The Ninth Hour
A magnificent new novel from one of America’s finest writers—a powerfully affecting story spanning the twentieth century of a widow and her daughter and the nuns who serve their Irish-American community in Brooklyn.On a dim winter afternoon, a young Irish immigrant opens the gas taps in his Brooklyn tenement. He is determined to prove—to the subway bosses who have recently fired him, to his badgering, pregnant wife—“that the hours of his life belong to himself alone.” In the aftermath of the fire that follows, Sister St. Savior, an aging nun, appears, unbidden, to direct the way forward for his widow and his unborn child.We begin deep inside Catholic Brooklyn, in the early part of the twentieth century. Decorum, superstition, and shame collude to erase the man’s brief existence. Yet his suicide, although never spoken of, reverberates through many lives and over the decades—testing the limits and the demands of love and sacrifice, of forgiveness and forgetfulness, even through multiple generations.The characters we meet, from Sally, the unborn baby at the beginning of the novel, who becomes the center of the story, to the nuns whose personalities we come to know and love, to the neighborhood families with whose lives they are entwined, are all rendered with extraordinary sympathy and McDermott’s trademark lucidity and intelligence.Alice McDermott’s The Ninth Hour is a crowning achievement by one of the premiere writers at work in America today.

The Ninth Hour Details

TitleThe Ninth Hour
Author
LanguageEnglish
ReleaseSep 19th, 2017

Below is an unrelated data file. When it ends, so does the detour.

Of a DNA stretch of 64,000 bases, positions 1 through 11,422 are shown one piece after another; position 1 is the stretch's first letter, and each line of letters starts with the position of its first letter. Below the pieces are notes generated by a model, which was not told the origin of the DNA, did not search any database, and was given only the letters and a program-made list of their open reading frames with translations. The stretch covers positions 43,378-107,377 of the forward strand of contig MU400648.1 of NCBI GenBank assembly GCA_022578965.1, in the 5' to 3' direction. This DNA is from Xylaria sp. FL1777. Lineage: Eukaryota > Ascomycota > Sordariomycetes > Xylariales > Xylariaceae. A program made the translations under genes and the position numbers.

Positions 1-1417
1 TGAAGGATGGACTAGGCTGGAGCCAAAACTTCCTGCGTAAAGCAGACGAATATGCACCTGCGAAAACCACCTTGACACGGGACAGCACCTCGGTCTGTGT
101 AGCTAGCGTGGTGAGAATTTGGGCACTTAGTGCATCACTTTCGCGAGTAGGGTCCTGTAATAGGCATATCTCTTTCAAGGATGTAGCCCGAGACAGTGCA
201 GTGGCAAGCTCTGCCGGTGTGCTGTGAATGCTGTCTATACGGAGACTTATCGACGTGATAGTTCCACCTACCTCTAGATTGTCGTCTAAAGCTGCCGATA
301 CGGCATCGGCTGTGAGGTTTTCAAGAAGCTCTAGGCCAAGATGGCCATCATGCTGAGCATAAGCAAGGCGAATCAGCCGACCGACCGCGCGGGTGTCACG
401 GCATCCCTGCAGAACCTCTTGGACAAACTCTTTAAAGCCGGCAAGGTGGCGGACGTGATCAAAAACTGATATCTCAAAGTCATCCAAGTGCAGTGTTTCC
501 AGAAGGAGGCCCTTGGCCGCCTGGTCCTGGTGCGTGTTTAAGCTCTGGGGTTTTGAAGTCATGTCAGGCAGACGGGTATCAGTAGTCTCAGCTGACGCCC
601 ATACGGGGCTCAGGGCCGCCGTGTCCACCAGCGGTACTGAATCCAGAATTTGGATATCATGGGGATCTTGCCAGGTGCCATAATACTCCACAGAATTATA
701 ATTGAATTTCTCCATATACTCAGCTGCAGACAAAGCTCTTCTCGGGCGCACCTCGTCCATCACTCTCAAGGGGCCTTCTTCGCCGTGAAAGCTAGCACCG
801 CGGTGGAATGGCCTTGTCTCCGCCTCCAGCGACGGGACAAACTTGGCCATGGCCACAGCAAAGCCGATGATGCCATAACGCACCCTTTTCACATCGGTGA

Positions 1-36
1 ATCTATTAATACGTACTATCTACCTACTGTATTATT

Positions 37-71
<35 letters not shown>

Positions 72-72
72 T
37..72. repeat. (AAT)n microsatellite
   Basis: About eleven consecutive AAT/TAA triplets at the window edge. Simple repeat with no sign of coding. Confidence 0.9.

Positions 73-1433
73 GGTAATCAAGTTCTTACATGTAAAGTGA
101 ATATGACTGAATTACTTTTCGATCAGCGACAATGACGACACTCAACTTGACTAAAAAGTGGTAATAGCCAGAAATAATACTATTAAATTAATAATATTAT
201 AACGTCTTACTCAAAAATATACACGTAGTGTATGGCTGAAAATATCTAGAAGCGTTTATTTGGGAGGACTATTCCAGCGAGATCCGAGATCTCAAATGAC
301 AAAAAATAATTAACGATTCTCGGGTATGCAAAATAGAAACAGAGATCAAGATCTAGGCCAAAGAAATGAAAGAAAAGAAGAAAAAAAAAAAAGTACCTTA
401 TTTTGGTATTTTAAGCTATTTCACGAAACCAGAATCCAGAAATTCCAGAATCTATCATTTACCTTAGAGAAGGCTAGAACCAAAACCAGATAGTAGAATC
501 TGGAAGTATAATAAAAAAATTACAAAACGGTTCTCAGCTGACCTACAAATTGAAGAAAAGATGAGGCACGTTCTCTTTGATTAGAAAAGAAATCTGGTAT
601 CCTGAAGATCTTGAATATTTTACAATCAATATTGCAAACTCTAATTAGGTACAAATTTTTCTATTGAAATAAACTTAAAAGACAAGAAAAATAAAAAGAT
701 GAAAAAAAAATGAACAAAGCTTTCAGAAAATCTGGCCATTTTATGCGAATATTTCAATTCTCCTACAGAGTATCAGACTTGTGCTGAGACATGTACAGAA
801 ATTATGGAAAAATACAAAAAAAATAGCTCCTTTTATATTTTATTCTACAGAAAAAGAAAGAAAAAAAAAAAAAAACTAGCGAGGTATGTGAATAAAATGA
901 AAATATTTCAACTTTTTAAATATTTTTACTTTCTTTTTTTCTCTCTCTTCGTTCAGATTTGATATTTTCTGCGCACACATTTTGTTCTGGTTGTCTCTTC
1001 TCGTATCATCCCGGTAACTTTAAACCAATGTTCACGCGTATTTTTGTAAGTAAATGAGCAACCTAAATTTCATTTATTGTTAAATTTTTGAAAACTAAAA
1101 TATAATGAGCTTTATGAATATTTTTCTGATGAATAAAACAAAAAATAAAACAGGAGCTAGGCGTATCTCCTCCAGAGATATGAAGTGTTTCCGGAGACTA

PublisherFarrar, Straus and Giroux
ISBN-139780374280147
Rating
GenreHistorical, Historical Fiction, Fiction, Literary Fiction, Religion, Audiobook

The Ninth Hour Review

  • Angela M
    January 1, 1970
    Alice McDermott is one of my very favorite writers. I found in her new novel the same subtle, quiet storytelling with simple prose, descriptions that defy you to stay in your present place and send you to this place, this Catholic, Irish-American Brooklyn in the early twentieth century. She invites you through her ordinary characters living their everyday lives in spite of their flaws, to see the extraordinary things of our humanity. This is a story of a family beginning with life before Sally i Alice McDermott is one of my very favorite writers. I found in her new novel the same subtle, quiet storytelling with simple prose, descriptions that defy you to stay in your present place and send you to this place, this Catholic, Irish-American Brooklyn in the early twentieth century. She invites you through her ordinary characters living their everyday lives in spite of their flaws, to see the extraordinary things of our humanity. This is a story of a family beginning with life before Sally is born to Anne and narrated by Sally's children. It begins with the fate of Sally's father as he commits suicide and the nuns enter their lives . In a time when the nuns cared for the poor and the sick and the orphans and then taking under their wings a widow and her infant daughter even before she is born. They will impact Anne and Sally throughout their lives. So this is a story as much about these nuns as it is about this family. The Little Nursing Sisters of the Sick Poor - Sister St. Saviour, Sister Illuminata, Sister Jeanne , Sister Lucy - I couldn't help but love these nuns. I was raised Catholic and attended Catholic school so found a real affinity to them. There was something about being near to them that made you want to be like them so it was understandable to me why Sally as a young woman thinks she wants to join the convent. Is this about the Catholic Church? Sure in some ways. Is it about people's relationship with God? Sure in some ways. But it's also about life , so of course there is death . It's about family, not just mothers and fathers and children but about how those who care for each other are family and so it is about love. I enjoyed this as much as I have several of McDermott's novels because she has such command of the language and it through the simplicity of her prose that she gives us these beautiful stories. Highly recommended to any McDermott fan and to anyone else who hasn't read her work - she's an amazing talent.
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  • Diane S ☔
    January 1, 1970